Will you spot the moon and Jupiter?

earthsky.org | 1/20/2020 | Bruce McClure
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Click For Photo: https://en.es-static.us/upl/2020/01/Multiple-Moon-Jupiter-Mars-Antares-Jan-2019-20-21-22-300x300.jpg

Up for a sky watching challenge? Jupiter disappeared from our evening sky in late 2019, and – for some weeks – has been traveling behind the sun from Earth. Now Jupiter has returned to the east before sunrise, but – depending on your sky conditions – may now be playing hide-and-seek in your sky. Have you seen it yet? On January 21 and 22, you can use the slender waning crescent moon to locate Jupiter. The lit side of the moon will point in Jupiter’s direction on the sky’s dome.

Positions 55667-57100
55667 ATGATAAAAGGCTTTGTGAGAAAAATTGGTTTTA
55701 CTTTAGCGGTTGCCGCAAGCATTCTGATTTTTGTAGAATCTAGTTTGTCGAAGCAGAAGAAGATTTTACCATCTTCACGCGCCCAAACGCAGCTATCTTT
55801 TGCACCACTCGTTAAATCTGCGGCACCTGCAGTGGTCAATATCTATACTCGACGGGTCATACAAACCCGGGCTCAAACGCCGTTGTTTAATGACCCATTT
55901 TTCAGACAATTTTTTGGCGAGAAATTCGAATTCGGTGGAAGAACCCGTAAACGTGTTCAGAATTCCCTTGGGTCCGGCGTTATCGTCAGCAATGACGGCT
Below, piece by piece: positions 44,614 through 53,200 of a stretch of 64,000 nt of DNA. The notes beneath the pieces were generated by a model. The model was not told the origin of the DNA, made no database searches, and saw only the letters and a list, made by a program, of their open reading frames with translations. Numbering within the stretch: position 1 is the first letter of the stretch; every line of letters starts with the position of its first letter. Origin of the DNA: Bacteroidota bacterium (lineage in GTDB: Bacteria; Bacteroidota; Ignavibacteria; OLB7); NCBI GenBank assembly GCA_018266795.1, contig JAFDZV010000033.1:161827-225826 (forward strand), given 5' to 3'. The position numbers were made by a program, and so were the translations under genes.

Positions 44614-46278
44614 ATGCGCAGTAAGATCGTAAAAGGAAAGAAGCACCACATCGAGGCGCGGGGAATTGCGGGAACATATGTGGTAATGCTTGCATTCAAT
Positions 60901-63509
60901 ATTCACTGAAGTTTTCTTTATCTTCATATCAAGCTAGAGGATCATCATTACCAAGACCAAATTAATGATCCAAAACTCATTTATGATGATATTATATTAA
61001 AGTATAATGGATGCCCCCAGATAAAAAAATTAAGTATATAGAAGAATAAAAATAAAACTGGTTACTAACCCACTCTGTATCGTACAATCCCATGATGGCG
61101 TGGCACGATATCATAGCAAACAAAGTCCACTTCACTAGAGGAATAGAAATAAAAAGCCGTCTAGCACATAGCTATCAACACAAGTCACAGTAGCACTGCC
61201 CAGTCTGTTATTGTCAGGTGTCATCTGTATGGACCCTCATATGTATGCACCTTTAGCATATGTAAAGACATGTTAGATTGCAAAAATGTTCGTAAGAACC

As the chart above shows, the red planet Mars is also in the east, easily visible to the eye before dawn right now. However, Mars isn’t nearly as bright as Jupiter. Mars and the nearby red star Antares might fade from view by the time Jupiter rises into your sky.

Horizon - Direction - Sunrise - Jupiter - Quest

You’ll need an unobstructed horizon in the direction of sunrise for your Jupiter quest. If possible, find a hill or balcony to stand on, so you can peek a little farther over the horizon. Although Jupiter is the fourth-brightest celestial body to light up the sky – after the sun, moon, and the planet Venus – you still might need binoculars to spot Jupiter close to the horizon in the hazy murk of dawn.

Incidentally, there’s no way to mistake Venus for Jupiter, or vice versa. Venus is...
(Excerpt) Read more at: earthsky.org
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